Small Business VoIP Services at the Heart of an FCC Dilemma
The widespread adoption of small business VoIP technologies has dealt a significant blow to operators that are obliged to deliver phone service over legacy PSTN lines.
Customers are leaving traditional carriers like Verizon and AT&T, in part, because small business VoIP outfits can offer services for minimal costs. VoIP providers are able to undercut conventional carriers on price partially due to the fact that they are exempt from paying some of the fees that traditional carriers do for connecting calls over legacy phone lines, according to a recent Politico.com article.
Not having to pay these fees has enabled VoIP providers to take even more market share away from owners of the old Ma Bell network. As one would expect, traditional carriers are none too happy about the inequity, and have asked FCC to force VoIP service providers to pay a flat per-minute fee for connecting calls to the physical network.
In an official filing to the FCC, Verizon said that the "top priority remains the urgent need to decide the proper compensation rate for VoIP traffic. The commission should immediately set a single, low national default rate of $0.0007 per minute for this traffic."
VoIP service providers have so far been resistant to this plan, noting that they are an information service not a telecommunications service, according to Politico.
The FCC is in a precarious position because tacking on fees to VoIP services could discourage the expansion of next-generation broadband networks, which the Obama administration has identified as one of its chief goals in the coming years. In fact, Obama recently set a goal of rolling out high-speed wireless to 98 percent of all Americans within the next five years, business-voip has reported.
However, Politico points out that traditional carriers are sure to lose billions of dollars if the FCC doesn't step in. This drain in funds could impede their efforts to follow Obama's pledge and push broadband out to rural areas.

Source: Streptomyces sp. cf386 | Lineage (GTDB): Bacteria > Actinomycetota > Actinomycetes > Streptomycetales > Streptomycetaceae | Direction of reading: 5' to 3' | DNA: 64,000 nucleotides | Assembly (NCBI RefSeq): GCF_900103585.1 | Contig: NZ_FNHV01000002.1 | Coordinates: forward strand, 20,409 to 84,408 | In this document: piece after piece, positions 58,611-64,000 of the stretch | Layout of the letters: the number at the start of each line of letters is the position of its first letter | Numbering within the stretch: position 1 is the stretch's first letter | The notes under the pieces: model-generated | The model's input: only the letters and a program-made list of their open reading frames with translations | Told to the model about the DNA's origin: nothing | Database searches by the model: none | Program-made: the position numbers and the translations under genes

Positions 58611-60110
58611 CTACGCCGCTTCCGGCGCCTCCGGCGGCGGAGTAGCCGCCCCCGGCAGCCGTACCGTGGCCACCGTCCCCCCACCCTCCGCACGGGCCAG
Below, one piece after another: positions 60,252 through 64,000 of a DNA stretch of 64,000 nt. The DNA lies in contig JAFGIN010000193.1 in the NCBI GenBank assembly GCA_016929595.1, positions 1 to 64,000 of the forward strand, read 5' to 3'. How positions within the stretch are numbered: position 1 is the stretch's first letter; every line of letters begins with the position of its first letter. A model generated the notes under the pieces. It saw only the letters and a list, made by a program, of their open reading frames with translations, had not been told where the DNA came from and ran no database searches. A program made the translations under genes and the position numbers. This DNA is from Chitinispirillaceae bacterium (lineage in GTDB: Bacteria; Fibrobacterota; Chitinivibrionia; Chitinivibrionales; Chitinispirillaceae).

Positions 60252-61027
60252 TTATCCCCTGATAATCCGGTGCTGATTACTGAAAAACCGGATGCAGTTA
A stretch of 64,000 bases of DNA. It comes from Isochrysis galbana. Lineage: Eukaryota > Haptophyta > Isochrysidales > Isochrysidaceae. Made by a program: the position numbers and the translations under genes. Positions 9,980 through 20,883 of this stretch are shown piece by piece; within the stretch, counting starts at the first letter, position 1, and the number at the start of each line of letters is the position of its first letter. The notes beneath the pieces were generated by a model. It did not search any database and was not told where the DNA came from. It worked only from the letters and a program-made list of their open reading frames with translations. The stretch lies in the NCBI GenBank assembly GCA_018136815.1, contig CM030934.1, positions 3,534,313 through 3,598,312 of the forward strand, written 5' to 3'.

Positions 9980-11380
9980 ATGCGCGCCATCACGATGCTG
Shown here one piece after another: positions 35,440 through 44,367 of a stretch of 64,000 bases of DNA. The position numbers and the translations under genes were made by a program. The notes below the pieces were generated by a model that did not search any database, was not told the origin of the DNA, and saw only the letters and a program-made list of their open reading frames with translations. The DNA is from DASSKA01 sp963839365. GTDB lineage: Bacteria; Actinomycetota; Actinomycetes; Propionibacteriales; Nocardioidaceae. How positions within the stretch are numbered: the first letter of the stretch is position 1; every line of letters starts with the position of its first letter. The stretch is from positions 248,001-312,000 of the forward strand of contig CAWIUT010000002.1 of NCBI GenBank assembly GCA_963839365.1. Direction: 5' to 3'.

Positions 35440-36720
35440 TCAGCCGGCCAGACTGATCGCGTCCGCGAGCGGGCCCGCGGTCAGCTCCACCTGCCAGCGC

The answer to this dilemma may involve the Universal Service Fund, an $8 billion-plus program that helps subsidize costly phone service in rural locations around the country
FCC Chairman Julius Genachowski has called the program obsolete, and said that he will look to retool the fund by reallocating the majority of assets to operators that can provide high-speed Internet services to rural areas.
The program "was designed for a world with separate local and long-distance telephone companies, a world of traditional landline telephones before cell phones or Skype, a world without the Internet — a world that no longer exists," Genachowski said in April at the Information Technology and Innovation Foundation in Washington, DC.
“At the end of this transition, we would no longer subsidize telephone networks; instead we would support broadband," he added.
VoIP is soon to completely take over for traditional landline service. Until it does, the FCC has some decisions to make.
Beecher Tuttle is a business-voip contributor. He has extensive experience writing and editing for print publications and online news websites. He has specialized in a variety of industries, including health care technology, politics and education. To read more of his articles, please visit his columnist page.
Edited by Stefanie Mosca